But these two recent distribution in guise enforcement cases, together with the first one brought in connection with OCIE’s sweep exam that was settled in 2015, show that liability may be present even where mitigating factors exist, such as a firm and fund board undertaking due diligence and reviewing and/or remediating misclassified payments. Moreover, while press reports suggest that the First Order and the Second Order may represent the end of enforcement follow-up from the distribution in guise sweep exam, distribution and intermediary payments continue to be an OCIE priority. An ounce of prevention is worth a pound of cure when it comes to mutual fund distribution payments, and the following are some observations that can be drawn from the Orders for best practices going forward.
In two back-to-back enforcement cases arising from the SEC’s now four-year old distribution sweep exam, a Chicago-based mutual fund adviser has agreed to a $4.5 million civil money penalty and a Maryland-based firm has agreed to pay disgorgement of $17.8 million plus $3.8 million in interest and a $1 million penalty. Both cases reinforce the importance of compliance oversight, contracting, and disclosure around distribution and sub-transfer agency (“sub-TA”) payments. This post will review the findings in each case (which the firms neither admitted nor denied). A subsequent post will recommend steps to mitigate the risk of improper distribution payments.
My first post discussed the requirements for the Section 4(c) exemption from broker-dealer registration added by the JOBS Act. This second part will apply Section 4(c) of the Securities Act of 1933 to a number of situations where questions can be raised whether the activities require registration as a broker-dealer.
We have previously discussed the long-running saga regarding whether transaction-based compensation related to non-public sales of securities require registration as a broker-dealer under the Securities and Exchange Act of 1934 (“Exchange Act”). Our discussions have included (i) the tricks and treats of the SEC’s Crowdfunding release last Halloween, (ii) California’s exemption for “finders,” and (iii) a Christmas present for resellers of privately placed securities in last year’s Fixing America’s Surface Transportation (FAST) Act. As a precursor to any of this, Congress added Section 4(b)(1) [now treated as if it had been properly renumbered as Section 4(c) by the FAST Act] to the Securities Act of 1933 (“1933 Act”) describing circumstances in which a person involved in a Rule 506 offering under Regulation D would not have to register as a broker-dealer under Section 15(a)(1) of the Exchange Act.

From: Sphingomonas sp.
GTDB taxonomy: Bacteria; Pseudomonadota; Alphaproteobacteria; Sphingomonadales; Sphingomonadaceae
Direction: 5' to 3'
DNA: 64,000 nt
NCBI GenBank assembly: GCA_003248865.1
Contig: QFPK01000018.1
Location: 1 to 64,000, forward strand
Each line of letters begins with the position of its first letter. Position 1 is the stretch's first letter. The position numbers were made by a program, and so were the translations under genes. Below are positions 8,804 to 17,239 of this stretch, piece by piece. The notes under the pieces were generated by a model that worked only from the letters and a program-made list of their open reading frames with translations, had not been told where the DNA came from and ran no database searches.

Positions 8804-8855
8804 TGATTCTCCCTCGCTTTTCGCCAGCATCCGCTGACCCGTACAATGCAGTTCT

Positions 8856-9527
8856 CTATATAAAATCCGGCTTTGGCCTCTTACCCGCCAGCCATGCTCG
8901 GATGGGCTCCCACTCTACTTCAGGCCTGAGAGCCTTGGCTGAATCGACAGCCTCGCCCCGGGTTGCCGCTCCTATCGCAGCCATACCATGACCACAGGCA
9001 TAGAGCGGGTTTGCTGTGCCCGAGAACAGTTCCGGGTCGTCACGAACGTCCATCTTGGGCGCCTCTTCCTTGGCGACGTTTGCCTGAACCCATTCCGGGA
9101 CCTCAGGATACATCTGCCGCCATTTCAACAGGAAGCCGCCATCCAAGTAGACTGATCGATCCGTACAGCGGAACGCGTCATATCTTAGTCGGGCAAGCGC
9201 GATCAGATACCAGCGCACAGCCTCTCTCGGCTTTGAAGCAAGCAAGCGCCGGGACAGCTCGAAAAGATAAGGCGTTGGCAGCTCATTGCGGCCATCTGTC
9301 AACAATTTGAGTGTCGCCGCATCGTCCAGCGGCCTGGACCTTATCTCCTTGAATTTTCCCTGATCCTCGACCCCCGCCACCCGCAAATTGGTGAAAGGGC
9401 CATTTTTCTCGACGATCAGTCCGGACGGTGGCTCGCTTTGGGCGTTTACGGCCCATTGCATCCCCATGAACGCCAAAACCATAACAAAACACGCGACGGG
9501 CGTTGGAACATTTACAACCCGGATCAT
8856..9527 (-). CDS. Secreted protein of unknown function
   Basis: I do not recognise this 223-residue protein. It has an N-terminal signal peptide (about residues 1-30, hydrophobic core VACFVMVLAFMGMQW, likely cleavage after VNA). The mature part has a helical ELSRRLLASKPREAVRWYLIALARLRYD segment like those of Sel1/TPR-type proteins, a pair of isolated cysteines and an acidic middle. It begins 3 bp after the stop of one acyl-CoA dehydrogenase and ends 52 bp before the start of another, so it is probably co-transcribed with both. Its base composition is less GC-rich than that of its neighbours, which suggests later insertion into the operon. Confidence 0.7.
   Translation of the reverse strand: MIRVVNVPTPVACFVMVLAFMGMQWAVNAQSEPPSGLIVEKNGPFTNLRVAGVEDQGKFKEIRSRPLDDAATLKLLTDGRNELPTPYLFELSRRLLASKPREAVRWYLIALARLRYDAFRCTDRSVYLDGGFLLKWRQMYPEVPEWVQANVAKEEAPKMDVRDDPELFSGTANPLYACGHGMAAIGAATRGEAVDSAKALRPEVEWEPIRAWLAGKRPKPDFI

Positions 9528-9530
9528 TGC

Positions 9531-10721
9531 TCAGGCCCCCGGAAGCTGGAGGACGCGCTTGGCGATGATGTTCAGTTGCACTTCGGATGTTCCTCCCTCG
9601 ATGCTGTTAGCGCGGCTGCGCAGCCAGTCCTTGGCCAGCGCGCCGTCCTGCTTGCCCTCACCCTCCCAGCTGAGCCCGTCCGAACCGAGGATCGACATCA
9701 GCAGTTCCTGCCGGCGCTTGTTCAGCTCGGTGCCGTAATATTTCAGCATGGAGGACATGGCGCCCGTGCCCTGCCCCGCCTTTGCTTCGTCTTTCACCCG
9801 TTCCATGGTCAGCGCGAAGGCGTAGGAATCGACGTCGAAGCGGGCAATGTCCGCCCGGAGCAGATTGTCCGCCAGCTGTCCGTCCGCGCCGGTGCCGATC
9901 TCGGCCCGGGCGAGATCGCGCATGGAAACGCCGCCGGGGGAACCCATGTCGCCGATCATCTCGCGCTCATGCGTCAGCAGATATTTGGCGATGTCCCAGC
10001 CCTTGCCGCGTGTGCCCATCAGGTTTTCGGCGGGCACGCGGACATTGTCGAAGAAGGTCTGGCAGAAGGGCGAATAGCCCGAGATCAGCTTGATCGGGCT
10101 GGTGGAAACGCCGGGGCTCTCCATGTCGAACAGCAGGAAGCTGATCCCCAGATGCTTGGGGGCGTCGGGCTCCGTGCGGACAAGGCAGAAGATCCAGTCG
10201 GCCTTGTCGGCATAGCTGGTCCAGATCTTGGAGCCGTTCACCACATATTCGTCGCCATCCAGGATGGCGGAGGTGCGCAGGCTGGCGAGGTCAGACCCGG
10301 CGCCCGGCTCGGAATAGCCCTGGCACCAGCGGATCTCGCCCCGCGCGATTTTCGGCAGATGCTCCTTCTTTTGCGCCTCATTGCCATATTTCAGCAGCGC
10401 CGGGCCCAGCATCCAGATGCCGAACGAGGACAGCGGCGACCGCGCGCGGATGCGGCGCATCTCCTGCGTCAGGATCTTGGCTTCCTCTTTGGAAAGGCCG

This post continues my discussion of the IM Guidance Update released on January 6, 2016, in which the SEC staff urges boards to consider the following factors in meeting the staff’s expectations of boards, vis-à-vis Rule 12b-1 and Rule 38a-1, in overseeing the use of fund assets to cover what the staff has dubbed “Sub-Accounting Fees” for recordkeeping, sub-transfer agent, and other purely administrative services (“Sub-Accounting Services”) that intermediaries provide to shareholders:
Since the SEC’s mutual fund distribution sweep examination began in 2013, the industry has become increasingly focused on the various types of payments made to intermediaries selling fund shares and providing services to shareholders. Fund assets may, of course, be used to compensate intermediaries for marketing and other distribution-related costs, including “shelf space” on sales platforms, only under a board-approved Rule 12b-1 plan. Outside of a 12b-1 plan, Fund assets may be used to cover what the SEC has dubbed “Sub-Accounting Fees” for recordkeeping, sub-transfer agent, and other purely administrative services (“Sub-Accounting Services”) that intermediaries provide to shareholders.